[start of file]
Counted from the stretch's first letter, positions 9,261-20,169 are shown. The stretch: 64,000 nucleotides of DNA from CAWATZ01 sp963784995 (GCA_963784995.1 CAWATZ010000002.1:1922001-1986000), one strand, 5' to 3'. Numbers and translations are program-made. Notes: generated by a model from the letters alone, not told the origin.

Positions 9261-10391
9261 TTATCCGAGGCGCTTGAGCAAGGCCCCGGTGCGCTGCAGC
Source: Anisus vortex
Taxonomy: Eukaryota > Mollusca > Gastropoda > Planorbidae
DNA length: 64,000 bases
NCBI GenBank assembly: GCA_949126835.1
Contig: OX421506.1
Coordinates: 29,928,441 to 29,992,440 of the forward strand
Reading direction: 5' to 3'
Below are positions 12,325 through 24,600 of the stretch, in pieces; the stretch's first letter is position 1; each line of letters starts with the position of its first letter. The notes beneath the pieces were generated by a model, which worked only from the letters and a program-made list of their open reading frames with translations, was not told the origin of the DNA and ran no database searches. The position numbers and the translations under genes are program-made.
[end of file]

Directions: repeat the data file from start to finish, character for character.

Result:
Counted from the stretch's first letter, positions 9,261-20,169 are shown. The stretch: 64,000 nucleotides of DNA from CAWATZ01 sp963784995 (GCA_963784995.1 CAWATZ010000002.1:1922001-1986000), one strand, 5' to 3'. Numbers and translations are program-made. Notes: generated by a model from the letters alone, not told the origin.

Positions 9261-10391
9261 TTATCCGAGGCGCTTGAGCAAGGCCCCGGTGCGCTGCAGC
Source: Anisus vortex
Taxonomy: Eukaryota > Mollusca > Gastropoda > Planorbidae
DNA length: 64,000 bases
NCBI GenBank assembly: GCA_949126835.1
Contig: OX421506.1
Coordinates: 29,928,441 to 29,992,440 of the forward strand
Reading direction: 5' to 3'
Below are positions 12,325 through 24,600 of the stretch, in pieces; the stretch's first letter is position 1; each line of letters starts with the position of its first letter. The notes beneath the pieces were generated by a model, which worked only from the letters and a program-made list of their open reading frames with translations, was not told the origin of the DNA and ran no database searches. The position numbers and the translations under genes are program-made.